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Realities of Real Estate: Is it better to rent or buy?

Realities of Real Estate: Is it better to rent or buy?

These days, many people think that renting might be a better deal than making the leap to home ownership.

Much of the decision is a function of your financial condition and overall ability to buy. For some, a poor credit rating or lack of cash on hand might put buying a home momentarily out of reach. For others, opting to rent might be a reflection of a stage in life, where professional or personal needs make the commitment associated with buying inappropriate. And, some may think, given the recent price declines in real estate, renting could very well be a better financial decision.

We can’t address the quality of life issues, or personal side of the equation. Those are individual choices. However, we can look at the numbers and give you a feel for the financial consequences associated with renting versus buying.

We look through the Multiple List System for updates several times a day. As a result, over 10 or 15 years, you get a pretty good feel for what’s going on with the market, simply based on trends that become visible in the composition of those MLS updates.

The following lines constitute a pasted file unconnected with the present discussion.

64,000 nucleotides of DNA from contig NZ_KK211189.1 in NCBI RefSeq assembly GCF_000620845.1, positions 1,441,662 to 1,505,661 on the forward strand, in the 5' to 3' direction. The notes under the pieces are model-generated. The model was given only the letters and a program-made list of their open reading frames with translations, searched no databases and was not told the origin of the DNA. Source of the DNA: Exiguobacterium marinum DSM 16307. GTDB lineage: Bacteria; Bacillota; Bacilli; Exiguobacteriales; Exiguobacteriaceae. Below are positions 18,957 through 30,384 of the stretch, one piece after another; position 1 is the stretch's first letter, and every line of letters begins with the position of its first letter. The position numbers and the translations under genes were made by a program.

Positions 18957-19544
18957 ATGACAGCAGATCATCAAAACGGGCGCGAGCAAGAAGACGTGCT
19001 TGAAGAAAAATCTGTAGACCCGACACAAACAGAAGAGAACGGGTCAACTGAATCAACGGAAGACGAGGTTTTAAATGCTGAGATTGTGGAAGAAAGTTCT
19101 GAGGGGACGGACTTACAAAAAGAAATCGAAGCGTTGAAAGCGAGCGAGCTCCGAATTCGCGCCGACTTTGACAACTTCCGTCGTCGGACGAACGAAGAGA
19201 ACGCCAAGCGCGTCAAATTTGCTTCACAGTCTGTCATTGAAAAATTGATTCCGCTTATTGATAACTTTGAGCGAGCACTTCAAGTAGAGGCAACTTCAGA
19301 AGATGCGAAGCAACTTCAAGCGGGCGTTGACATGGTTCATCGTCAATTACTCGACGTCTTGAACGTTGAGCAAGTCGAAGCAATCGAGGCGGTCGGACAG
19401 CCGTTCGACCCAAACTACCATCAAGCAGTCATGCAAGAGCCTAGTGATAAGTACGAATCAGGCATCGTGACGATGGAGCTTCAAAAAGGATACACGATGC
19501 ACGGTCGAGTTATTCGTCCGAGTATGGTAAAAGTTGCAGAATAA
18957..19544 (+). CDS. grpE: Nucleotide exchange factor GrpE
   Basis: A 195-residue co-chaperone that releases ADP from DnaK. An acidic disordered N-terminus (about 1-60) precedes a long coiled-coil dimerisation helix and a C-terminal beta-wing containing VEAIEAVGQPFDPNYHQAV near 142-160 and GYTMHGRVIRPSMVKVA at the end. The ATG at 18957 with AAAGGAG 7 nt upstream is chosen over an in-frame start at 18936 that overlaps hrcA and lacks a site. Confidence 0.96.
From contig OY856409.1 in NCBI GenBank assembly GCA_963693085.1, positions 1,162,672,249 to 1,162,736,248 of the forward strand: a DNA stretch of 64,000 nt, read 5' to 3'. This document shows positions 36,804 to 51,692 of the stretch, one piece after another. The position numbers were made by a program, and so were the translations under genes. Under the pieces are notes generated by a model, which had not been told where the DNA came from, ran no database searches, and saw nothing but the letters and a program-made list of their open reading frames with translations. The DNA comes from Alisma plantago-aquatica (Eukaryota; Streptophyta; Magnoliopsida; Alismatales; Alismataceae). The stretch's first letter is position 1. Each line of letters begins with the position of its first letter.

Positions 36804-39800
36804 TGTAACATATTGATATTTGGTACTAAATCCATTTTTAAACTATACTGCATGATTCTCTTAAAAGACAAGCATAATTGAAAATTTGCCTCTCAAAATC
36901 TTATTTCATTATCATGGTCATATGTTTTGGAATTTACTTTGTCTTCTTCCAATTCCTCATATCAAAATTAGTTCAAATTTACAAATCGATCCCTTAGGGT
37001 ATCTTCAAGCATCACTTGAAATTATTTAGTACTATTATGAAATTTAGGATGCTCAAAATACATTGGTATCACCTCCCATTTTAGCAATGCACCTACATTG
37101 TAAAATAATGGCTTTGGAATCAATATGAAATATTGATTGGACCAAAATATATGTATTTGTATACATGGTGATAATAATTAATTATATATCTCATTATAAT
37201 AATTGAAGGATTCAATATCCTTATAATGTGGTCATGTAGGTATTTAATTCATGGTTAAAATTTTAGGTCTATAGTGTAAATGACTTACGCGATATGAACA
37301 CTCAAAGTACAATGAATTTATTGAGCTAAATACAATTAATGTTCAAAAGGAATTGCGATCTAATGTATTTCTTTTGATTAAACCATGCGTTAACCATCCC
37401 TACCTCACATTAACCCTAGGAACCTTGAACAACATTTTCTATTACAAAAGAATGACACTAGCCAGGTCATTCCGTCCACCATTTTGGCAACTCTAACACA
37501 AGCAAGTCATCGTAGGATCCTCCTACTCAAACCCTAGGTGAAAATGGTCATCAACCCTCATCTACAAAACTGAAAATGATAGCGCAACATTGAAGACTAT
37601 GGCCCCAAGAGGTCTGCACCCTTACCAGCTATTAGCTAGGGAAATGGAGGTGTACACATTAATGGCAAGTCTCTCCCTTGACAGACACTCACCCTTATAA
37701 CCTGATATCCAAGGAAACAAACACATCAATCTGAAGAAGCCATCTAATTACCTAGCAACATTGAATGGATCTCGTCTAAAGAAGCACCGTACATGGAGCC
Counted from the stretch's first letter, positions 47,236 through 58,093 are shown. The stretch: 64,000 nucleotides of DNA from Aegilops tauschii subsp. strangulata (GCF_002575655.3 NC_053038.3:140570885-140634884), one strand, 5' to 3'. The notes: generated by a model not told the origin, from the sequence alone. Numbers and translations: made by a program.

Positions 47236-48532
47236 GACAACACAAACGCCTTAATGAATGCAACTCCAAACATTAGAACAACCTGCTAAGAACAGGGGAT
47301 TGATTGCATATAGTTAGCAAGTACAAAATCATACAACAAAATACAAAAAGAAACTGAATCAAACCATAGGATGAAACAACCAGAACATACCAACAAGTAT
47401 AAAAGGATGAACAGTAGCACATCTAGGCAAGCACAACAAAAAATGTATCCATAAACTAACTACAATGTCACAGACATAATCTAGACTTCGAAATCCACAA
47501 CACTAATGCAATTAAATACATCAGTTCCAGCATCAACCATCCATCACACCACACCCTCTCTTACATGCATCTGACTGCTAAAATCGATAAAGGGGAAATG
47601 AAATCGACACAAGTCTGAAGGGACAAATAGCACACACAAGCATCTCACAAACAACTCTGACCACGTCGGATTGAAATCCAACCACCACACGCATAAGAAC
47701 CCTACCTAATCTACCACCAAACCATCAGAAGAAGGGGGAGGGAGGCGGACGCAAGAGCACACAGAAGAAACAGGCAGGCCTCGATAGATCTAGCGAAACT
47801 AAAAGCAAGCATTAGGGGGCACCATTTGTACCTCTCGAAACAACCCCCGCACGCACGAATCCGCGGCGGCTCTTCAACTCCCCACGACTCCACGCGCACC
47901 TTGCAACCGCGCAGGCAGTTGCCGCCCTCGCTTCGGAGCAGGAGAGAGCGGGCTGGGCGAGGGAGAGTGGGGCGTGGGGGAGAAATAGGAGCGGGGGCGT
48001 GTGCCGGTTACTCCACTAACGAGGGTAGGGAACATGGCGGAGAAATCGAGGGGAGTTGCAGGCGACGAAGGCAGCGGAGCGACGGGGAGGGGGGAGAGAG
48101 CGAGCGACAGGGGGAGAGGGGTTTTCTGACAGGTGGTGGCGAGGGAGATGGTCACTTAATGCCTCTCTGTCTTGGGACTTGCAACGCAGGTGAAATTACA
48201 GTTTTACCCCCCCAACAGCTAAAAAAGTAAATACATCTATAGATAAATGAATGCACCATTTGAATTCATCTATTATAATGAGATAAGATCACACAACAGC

For a while now, we’ve seen more rentals appearing in the MLS. That would be consistent with the general belief that more people are opting to rent. So, we thought it would be good to run the numbers and see if the amount of rental activity is indeed on the rise.

Take Anne Arundel County for instance. It’s a market that weathered the housing crisis with less damage than many other Maryland counties. Nevertheless, there’s been a clear move toward renting.

In 2011, there were 2,392 Anne Arundel County properties rented through the MLS. During 2005, there were only 1,351, representing an increase of 77 percent for the number of rentals. Conversely, the number of homes sold declined 45 percent, from 9,276 in 2005 to 5,142 in 2011.

During the same period, prices for renting and buying also went in different directions. In 2005, the average cost of a rental in Anne Arundel was $1,560 a month. By 2011, that had jumped to $1,892, an increase of 21 percent. However, the average cost of purchasing a home in 2005 was $399,705. By 2011, that had fallen to $346,720, down 13 percent.

So, what does that mean for the financial ramifications associated with renting versus buying?

There are several ways to look at it. First, there’s something called the “price-to-rent ratio.” Generally, this is a comparison of monthly rental rates and sales prices.

For example, in 2005 the average cost to rent a home in Anne Arundel County was $1,560 a month, and the average sales price was $399,705. To get the price-rent ratio, you multiply $1,560 times 12 for the annual rental cost. In this case, that would be $18,720. Then, you divide that number into the average sales price to get the price-rent ratio. In our example, it would be $399,705 divided by $18,720, for a 2005 ratio of 21. By 2011, that ratio had fallen to 15.